I used to live on the scale in my bathroom. Every morning, I’d cautiously balance myself upon it with one foot, trying to trick the needle into giving me the lowest number possible. I would alternate between tiptoeing on it and keeping my feet on the very edge, my heels still on the ground. I desperately wanted it to lie to me. And with terror, as the stress of my personal life waxed and waned, I watched it rise and fall, rise and fall, with all the trepidation one might have while watching a horror flick. That, often enough, is exactly what issues concerning my weight felt like: a balancing act, a circus performance that I could barely maintain.
Back when I didn’t have any social media accounts, things were different. Middle school, especially, was a nightmare. Every summer, I had the same plan: what people my age now refer to as ‘glo-ing up’. I wanted to lose weight, which was a fairly common and even realistic goal. I also wanted to become blonde, straight, and white, which was…well, slightly less achievable.
It took me until seventh grade to start taking care of my health. I still didn’t have Facebook, Twitter, or even Instagram– seeing my skinny classmates was enough to convince me that something– or, rather, everything– was inherently wrong with my body. Photoshop wasn’t the culprit, this time– it was just youth, good genes, and a speedy metabolism that I had never possessed. So, determined as ever, I took one of my mother’s old exercise tapes and did basic cardio every single day in the living room for three months. And to my surprise, it worked. I began to feel my developing muscles flex as I traipsed around my apartment. I’d stare at myself in the mirror, gently feeling the visible bones in my face for what felt like hours on end. I’d spend moments before falling asleep feeling my ribs pulling at my skin, poking out from their blanket of blubber. I couldn’t help but marvel at myself– I’d never actually succeeded at losing so much weight before. I felt beautiful, self-made, and revitalized. It was nothing short of a revelation.
Still, I couldn’t help that I hadn’t done enough, just yet– that I had more weight to shave off, that I’d be even more beautiful if I lost a good forty pounds more. Or sixty. Or even eighty, I reasoned, pulling at my thick Latina hips and the little bubble of fat still left on each of my arms. I still caught myself looking over at other thighs and calves, tracing over how flawless they seemed. Mine still rubbed when I walked, still had stains of white and brown lightning bolts. My Spanx was still my best friend. My success, day by day, felt more and more bittersweet. I still felt like a project, something to be fixed rather than someone to be celebrated.
Around this time, I started experimenting with social media, dipping my proverbial toe in the waters of the millennial craze I had so often heard about. I began posting selfies of myself on Tumblr, obsessing over tiny details like the sharpness of my chin– did I have a chubby heart-shaped face or a naturally ooblong one? What were my best angles? Did I look fat, still? And, on my more negative days, I’d simply wonder: would I ever stop looking fat? Kind comments, though, meant next to nothing for me. I still felt chubby and unaccomplished, and spent my days scrolling down #thinspo photos to try to motivate myself to lose as much as I could.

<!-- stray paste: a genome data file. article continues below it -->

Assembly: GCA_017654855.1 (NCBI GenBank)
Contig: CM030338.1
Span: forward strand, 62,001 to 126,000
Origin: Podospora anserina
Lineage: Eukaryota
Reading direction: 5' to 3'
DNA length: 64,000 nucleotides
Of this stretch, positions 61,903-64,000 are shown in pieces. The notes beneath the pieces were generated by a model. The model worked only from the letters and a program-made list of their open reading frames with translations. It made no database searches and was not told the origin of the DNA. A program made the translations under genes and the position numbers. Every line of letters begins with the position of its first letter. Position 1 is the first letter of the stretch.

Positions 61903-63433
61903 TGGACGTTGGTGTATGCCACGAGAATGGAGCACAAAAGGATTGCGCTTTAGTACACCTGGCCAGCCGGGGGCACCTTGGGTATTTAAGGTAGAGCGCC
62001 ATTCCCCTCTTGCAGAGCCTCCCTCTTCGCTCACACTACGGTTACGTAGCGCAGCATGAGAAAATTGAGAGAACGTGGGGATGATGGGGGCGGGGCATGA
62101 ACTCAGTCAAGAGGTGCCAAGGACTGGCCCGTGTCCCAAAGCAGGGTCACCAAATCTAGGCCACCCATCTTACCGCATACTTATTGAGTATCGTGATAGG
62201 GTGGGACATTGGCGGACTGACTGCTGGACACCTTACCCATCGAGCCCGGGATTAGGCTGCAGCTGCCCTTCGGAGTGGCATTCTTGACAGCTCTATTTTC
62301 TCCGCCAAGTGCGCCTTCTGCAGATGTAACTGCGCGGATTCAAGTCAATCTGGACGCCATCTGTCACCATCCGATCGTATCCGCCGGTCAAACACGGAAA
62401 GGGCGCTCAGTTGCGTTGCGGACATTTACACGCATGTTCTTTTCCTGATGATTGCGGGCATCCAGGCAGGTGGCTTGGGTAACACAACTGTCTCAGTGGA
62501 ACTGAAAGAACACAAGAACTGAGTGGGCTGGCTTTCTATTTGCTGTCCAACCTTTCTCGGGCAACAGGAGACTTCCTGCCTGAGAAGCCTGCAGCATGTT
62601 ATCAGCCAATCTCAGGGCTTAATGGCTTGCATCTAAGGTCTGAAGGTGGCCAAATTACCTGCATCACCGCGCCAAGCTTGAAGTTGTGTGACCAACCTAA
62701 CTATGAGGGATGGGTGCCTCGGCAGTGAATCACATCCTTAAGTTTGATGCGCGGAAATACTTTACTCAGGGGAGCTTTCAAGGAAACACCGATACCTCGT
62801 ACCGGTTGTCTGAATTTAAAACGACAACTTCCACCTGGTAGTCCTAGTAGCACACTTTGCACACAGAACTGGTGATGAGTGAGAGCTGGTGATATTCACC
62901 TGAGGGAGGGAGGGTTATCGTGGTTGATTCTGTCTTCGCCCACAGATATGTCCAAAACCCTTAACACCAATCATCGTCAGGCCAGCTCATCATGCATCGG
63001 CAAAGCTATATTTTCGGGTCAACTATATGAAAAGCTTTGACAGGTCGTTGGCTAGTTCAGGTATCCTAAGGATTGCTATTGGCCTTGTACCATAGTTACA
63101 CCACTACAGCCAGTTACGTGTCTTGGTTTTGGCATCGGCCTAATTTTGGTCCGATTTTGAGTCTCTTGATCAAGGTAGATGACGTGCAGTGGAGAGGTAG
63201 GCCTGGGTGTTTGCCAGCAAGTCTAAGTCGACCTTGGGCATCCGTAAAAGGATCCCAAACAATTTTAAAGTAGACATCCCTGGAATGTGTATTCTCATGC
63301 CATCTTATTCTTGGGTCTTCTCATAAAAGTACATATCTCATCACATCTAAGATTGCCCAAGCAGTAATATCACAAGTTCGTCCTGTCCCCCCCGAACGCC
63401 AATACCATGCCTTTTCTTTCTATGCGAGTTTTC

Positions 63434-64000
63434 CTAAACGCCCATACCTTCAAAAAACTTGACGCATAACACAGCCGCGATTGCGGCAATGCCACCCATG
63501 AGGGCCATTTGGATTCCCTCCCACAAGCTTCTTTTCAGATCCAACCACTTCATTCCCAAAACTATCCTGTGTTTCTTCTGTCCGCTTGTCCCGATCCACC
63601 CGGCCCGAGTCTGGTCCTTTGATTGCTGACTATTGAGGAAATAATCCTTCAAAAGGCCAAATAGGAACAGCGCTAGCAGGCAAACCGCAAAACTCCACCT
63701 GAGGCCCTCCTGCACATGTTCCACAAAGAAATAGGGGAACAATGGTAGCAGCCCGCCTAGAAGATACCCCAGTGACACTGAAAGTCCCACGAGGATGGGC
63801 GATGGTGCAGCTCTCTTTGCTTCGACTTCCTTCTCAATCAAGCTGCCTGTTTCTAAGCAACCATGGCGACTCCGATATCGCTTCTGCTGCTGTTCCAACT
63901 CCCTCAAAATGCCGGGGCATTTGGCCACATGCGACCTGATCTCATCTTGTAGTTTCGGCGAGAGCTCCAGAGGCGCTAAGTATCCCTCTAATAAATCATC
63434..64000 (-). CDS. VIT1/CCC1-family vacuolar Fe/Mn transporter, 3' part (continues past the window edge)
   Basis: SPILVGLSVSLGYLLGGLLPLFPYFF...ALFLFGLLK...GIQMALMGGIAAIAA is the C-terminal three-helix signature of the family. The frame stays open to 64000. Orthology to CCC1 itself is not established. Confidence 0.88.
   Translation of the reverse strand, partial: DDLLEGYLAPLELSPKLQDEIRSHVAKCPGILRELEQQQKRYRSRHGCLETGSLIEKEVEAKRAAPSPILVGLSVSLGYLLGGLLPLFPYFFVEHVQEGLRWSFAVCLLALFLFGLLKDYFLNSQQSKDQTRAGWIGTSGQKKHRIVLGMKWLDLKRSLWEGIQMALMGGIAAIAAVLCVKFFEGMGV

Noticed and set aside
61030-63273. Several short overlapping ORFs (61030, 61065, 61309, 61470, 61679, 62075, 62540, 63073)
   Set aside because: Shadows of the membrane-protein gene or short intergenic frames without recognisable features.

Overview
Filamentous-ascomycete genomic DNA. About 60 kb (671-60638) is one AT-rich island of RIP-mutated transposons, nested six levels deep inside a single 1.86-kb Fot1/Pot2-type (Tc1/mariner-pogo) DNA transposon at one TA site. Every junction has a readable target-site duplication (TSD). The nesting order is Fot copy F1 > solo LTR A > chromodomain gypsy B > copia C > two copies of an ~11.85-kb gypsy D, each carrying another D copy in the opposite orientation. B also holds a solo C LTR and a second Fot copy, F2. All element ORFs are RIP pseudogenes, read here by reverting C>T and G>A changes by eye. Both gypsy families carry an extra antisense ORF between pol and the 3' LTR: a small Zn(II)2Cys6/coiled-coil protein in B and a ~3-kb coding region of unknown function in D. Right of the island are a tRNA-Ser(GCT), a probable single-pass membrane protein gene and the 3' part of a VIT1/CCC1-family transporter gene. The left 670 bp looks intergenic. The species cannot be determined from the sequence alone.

A couple of years after deserting Tumblr, I made a Twitter account, convinced that maybe I could sharpen up my writing skills by sending out my nonsensical thoughts to all who would listen. I wasn’t even thinking about my body, or my weight, or exercise for once, but on the other facets of my life, like my love for writing and my interest in film and television. Twitter has never been known for selfies, really, although there are plenty there to find. Most focus on what others have to say, first and foremost. They value thought over appearance without discounting one for the other– and I found a deep, evolving admiration for that kind of approach to social media and to life. I’d find selfies of others that would prove to revolutionize my idea of beauty and of ways to be beautiful. Within those, I began to see a kind of beauty in myself that would prove indispensable to my understanding of my self-worth. Yeah, I wasn’t thin. I wasn’t white, or blonde, or straight. But, as I soon realized, I didn’t want to be. These words and “beautiful” didn’t mean the same thing in the slightest. And with that, I was free.
This does not mean that I wake up every morning, turn to my mirror, and think “Why, hello there, gorgeous!” This does not mean that on bad days, I don’t see myself in reflective surfaces and cringe. It’s a process, and one that I may never complete. That’s okay. What this new life has meant for me is that I am no longer as judgmental as I once was, in regard to both others and myself. I’ve stopped counting calories, and stopped denying myself pizza and ice cream should I so desire it. I still run and exercise, but only when I want to. It’s a new kind of liberation that I’d never imagined for myself, and I can’t get enough of it. More importantly, I can’t get enough of myself, in all my authentic, honest-living glory. And that, if I do say so myself, is a good place to be.